With most of the other moments of stopping, however, I felt a tremendous sense of relaxation, like I could just sink into that spot and stay there. For several minutes. Which obviously I didn’t do. But this revealed a secondary interruption; the reality that I had to stop my stopping! I didn’t want to terminate this break but wanted it to keep going. So several rounds of crossing back and forth were each continuously interrupted, a stop-and-start conundrum that could (if I chose) keep going indefinitely, with the non-stop changing of the traffic light from red to green, and back again.

And the connection to Resting, Walking, Place-Making? Well, in describing the experience after the fact, I saw all the components emerging, and merging: walking in a continuous loop to stop and receive (quite profoundly at that) the horizon in front me, while inadvertently reconnecting to an intersection that at one time of my life was integral to my everyday. The intersection in question, on Clark Street at Mozart (a couple of blocks away from AA’s famed terrain vague in Little Italy, Montreal), being the precise location of an apartment where I once lived six years ago.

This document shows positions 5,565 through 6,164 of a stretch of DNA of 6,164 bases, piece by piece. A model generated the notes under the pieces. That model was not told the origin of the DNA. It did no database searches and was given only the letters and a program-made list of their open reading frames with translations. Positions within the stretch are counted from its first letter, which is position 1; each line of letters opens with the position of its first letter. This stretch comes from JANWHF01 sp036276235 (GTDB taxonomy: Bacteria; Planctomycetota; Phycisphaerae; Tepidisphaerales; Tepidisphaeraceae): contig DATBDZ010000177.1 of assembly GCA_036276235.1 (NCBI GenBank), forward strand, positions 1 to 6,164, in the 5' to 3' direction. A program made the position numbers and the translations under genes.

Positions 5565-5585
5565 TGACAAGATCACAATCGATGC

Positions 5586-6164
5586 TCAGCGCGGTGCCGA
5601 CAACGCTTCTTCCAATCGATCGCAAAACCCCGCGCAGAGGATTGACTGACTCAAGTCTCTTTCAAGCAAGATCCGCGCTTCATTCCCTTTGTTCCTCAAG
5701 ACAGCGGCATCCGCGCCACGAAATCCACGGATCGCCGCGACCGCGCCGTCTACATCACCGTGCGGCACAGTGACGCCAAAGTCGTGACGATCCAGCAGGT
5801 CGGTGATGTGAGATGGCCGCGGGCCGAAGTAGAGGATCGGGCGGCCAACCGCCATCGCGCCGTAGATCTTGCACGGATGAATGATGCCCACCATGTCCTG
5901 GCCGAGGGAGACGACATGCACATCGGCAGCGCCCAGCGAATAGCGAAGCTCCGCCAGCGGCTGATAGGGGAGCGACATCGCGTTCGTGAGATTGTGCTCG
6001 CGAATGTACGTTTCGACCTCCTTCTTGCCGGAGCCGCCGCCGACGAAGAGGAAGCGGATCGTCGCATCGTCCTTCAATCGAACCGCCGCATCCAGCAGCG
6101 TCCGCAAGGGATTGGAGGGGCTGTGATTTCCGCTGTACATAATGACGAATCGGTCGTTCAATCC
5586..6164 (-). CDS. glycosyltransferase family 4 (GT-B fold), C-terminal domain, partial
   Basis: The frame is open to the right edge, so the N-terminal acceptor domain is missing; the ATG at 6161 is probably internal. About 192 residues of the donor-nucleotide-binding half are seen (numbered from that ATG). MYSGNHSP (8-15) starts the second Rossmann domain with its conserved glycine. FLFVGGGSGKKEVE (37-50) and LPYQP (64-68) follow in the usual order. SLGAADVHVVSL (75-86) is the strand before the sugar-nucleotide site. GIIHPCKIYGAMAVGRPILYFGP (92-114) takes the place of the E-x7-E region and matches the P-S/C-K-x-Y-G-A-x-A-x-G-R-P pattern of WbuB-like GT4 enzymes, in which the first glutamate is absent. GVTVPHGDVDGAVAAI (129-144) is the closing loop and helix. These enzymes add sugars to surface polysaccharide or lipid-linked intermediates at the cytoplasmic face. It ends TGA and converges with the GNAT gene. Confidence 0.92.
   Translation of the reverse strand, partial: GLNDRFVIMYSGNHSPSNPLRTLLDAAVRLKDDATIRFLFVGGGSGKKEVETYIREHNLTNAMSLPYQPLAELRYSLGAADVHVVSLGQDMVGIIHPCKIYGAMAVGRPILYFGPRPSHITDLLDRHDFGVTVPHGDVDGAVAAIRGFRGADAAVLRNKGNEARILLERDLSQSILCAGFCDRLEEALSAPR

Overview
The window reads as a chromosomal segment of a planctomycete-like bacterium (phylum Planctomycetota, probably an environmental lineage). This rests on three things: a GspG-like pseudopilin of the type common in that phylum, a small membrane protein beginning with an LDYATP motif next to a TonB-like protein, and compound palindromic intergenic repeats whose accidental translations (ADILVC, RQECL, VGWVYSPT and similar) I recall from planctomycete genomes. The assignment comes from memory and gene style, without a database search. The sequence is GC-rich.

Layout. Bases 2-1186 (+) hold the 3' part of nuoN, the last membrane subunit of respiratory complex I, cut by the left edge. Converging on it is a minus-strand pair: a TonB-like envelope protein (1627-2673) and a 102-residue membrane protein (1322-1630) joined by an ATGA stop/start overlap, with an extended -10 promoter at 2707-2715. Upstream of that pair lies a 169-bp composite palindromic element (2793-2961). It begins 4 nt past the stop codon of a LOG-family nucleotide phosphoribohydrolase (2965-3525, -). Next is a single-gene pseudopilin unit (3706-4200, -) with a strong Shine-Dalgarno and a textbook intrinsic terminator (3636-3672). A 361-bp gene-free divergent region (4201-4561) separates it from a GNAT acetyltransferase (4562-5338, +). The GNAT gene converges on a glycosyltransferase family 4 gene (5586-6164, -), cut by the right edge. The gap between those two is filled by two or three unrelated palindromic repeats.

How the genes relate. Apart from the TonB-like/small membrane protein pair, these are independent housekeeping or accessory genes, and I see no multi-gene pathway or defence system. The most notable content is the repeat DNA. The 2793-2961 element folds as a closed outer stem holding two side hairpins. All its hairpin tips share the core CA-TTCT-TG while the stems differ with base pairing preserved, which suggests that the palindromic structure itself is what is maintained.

Resting, Walking, Place-Making: The Invisible, Liminal Spaces in Art

Recognizing a need to continue this line of inquiry around the complex quest to Do Nothing (and taking this on as a lifelong preoccupation), I decided to look back to previous projects, to see how work from my past was actually paving the way for this current endeavour to come into being.